Here are brief summaries of each segment of the audio/mp3 interviews:

Fave CDs is an introduction and also gives Tony's response to the infamous "desert island question. (12:02)

Teaching And Music Bus provides Tony's observations on music as a business and an educational medium. (13:06)

How To Keep Jazz Vital evolved out of my questioning and doubting Tony's forays into rock and classical themes, to which he provided convincing counterarguments. (31:18)

In Larrys Improv Page, Tony describes and gives the rationale for the web pages he has established for himself and several other Philadelphia musicians. The title of the website honors legendary tenor saxophonist Larry McKenna. (4:08)

Monkadelphia consists of a discussion of how that group evolved as well as the nature of Monk's music and its sources. (12:46)

In Philosophy Of Life, Tony reflects on the hardships of being a journeyman jazz musician and the sense of meaning that makes it all worthwhile. (4:06)

Musical Development is about Tony's evolution as a jazz musician, from his high school days to the present. Here, he also recalls how the "Stoned Grip developed and got its name from Tony's state of mind at the time. (19:02)

Tony maintains Larry's Improv Page which has much useful information for musicians, including pages devoted to Tony himself as well as saxophonist Larry McKenna and others. There are some transcripts of solos.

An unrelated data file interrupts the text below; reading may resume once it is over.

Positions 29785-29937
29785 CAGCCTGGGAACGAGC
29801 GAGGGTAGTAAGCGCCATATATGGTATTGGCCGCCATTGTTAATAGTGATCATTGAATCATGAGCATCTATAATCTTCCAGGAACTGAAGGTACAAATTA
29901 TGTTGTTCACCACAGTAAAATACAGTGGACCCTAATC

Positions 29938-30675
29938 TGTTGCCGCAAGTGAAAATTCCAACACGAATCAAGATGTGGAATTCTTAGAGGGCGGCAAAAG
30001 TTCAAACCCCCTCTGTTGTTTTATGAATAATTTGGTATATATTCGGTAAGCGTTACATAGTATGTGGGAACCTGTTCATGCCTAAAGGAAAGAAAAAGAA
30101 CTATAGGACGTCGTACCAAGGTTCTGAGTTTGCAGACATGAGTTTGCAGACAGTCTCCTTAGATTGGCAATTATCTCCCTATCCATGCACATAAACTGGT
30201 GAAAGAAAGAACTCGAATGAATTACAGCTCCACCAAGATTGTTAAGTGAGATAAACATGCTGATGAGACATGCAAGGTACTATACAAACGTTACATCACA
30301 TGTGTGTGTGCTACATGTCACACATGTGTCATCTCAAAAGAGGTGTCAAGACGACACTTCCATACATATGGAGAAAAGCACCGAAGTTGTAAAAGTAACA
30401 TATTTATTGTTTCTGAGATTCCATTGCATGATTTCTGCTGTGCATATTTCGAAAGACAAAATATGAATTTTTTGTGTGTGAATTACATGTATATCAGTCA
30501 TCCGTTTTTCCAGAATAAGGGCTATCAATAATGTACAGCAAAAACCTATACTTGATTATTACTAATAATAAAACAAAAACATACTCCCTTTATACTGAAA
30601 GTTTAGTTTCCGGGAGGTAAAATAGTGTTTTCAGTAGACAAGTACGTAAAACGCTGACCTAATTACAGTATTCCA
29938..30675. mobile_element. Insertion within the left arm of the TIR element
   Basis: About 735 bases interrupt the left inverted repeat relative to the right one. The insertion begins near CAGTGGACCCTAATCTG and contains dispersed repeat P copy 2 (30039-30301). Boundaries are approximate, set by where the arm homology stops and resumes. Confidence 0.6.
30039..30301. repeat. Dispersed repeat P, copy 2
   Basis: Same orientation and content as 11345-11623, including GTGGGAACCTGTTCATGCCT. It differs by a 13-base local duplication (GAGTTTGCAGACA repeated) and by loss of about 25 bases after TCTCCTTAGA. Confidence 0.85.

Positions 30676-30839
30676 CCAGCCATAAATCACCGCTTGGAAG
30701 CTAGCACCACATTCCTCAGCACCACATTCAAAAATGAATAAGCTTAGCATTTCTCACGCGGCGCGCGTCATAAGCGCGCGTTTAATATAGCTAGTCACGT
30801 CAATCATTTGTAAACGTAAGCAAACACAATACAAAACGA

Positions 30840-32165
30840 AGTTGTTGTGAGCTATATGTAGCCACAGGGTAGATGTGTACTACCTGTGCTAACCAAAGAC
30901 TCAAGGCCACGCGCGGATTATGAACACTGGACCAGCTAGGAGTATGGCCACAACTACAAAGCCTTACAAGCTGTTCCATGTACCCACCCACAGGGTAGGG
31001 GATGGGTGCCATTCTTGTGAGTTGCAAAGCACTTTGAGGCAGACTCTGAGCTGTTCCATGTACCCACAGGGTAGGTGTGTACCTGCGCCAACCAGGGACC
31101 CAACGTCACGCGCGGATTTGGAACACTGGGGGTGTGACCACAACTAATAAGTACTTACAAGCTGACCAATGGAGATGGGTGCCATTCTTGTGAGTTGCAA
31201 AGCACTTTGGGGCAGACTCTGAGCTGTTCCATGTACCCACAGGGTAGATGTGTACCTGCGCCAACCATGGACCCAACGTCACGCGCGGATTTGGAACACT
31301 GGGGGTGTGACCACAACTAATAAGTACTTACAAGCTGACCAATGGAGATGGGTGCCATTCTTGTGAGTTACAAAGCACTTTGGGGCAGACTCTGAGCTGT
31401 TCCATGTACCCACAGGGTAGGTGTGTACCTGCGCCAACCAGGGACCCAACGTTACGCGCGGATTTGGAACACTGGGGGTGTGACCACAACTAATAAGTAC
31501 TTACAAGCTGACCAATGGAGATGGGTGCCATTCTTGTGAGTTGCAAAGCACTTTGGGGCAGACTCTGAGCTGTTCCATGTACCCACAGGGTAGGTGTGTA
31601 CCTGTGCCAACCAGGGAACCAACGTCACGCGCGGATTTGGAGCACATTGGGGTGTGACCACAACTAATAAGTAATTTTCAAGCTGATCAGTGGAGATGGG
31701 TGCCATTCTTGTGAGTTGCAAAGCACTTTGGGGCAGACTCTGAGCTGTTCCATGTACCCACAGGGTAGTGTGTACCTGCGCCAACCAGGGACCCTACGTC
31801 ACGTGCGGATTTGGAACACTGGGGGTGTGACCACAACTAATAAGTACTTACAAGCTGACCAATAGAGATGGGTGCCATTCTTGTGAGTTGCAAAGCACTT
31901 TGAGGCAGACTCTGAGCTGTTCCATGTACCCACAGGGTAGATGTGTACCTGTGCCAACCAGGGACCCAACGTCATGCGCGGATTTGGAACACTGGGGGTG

Selected Discography:


comments powered by Disqus

More Articles

Read Aaron Parks: Structured Freedom Podcast Aaron Parks: Structured Freedom
by Jason Crane
Published: August 18, 2008
Read Bill Bruford Radio Interview Podcast Bill Bruford Radio Interview
by Chris Comer
Published: March 22, 2008
Read Brian Patneaude: Taking A Stand Podcast Brian Patneaude: Taking A Stand
by Jason Crane
Published: September 30, 2007
Read Donny McCaslin: Pursuer Podcast Donny McCaslin: Pursuer
by Jason Crane
Published: September 29, 2007
Read Joel Frahm: The Focused Chameleon Podcast Joel Frahm: The Focused Chameleon
by Jason Crane
Published: September 7, 2007
Read Eberhard Weber: Surveying A Musical Life Podcast Eberhard Weber: Surveying A Musical Life
by Jason Crane
Published: September 6, 2007
Read "Take Five With Zachary Serleth" Take Five With... Take Five With Zachary Serleth
by Zachary Serleth
Published: October 26, 2016
Read "Jazz Festival: Jim Marshall" Book Reviews Jazz Festival: Jim Marshall
by Nenad Georgievski
Published: September 11, 2016
Read "Jazz in Its Present Tents" From the Inside Out Jazz in Its Present Tents
by Chris M. Slawecki
Published: June 1, 2017
Read "Art Pepper: Presents “West Coast Sessions” Volumes 1 & 2" Bailey's Bundles Art Pepper: Presents “West Coast Sessions”...
by C. Michael Bailey
Published: January 17, 2017
Read "Three saxophonists very different paths since "Propagations"" Multiple Reviews Three saxophonists very different paths since...
by John Eyles
Published: November 23, 2016
Read "Hilary Gardner and Ehud Asherie at Caffè Vivaldi" Live Reviews Hilary Gardner and Ehud Asherie at Caffè Vivaldi
by Dan Bilawsky
Published: October 4, 2016


Support our sponsor

Join the staff. Writers Wanted!

Develop a column, write album reviews, cover live shows, or conduct interviews.